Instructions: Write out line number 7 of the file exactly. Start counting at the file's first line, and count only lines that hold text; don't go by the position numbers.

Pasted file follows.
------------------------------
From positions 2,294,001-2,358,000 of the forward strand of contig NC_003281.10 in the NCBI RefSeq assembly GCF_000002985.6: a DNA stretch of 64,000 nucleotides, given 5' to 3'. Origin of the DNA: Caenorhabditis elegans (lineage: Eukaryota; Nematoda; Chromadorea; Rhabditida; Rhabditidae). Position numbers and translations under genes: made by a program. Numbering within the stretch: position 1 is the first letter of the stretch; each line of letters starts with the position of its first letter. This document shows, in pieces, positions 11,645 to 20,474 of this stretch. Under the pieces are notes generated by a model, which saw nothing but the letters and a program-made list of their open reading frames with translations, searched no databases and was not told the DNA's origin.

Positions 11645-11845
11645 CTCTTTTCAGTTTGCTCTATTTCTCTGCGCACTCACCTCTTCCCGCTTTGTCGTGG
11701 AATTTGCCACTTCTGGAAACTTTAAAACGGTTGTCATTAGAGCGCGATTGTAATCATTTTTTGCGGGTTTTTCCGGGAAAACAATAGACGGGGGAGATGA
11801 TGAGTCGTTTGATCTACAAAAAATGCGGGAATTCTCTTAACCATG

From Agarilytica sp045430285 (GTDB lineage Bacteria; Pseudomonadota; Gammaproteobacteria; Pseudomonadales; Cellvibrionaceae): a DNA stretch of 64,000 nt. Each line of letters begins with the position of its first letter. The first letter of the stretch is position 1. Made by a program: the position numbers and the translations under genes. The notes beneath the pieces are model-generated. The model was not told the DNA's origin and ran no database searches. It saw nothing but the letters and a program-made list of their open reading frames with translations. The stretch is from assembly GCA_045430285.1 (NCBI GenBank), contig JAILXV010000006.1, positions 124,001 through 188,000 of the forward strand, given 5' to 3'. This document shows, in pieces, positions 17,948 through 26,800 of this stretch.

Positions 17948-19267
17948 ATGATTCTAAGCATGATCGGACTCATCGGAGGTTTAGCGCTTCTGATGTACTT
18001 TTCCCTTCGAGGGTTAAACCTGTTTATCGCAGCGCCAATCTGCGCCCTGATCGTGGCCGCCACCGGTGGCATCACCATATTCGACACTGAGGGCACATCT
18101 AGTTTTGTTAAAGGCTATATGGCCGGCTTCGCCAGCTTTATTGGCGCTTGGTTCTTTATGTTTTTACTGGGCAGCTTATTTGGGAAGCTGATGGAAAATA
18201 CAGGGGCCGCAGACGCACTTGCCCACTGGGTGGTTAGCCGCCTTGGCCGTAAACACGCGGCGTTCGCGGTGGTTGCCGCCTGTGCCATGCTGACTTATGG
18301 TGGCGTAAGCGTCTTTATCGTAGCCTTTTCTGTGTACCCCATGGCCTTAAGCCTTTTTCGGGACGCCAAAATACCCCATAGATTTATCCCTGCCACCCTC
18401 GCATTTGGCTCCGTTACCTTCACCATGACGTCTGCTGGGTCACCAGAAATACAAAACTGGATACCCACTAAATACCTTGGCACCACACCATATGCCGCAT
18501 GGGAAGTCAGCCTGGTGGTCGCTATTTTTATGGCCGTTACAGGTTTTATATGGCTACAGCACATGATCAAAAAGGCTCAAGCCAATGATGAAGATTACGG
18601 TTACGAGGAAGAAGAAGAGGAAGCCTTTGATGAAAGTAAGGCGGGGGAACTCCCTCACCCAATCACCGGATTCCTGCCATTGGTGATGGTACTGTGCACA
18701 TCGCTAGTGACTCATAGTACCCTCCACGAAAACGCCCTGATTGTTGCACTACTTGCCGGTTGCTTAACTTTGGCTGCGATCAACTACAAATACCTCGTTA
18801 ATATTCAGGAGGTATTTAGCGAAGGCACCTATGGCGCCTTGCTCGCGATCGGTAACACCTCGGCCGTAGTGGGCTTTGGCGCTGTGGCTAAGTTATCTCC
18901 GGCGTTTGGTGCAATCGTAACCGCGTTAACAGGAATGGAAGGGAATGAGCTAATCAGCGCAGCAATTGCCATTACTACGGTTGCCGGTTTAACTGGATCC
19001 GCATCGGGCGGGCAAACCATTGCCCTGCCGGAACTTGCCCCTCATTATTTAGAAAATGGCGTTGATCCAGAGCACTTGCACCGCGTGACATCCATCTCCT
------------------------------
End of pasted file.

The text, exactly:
Positions 17948-19267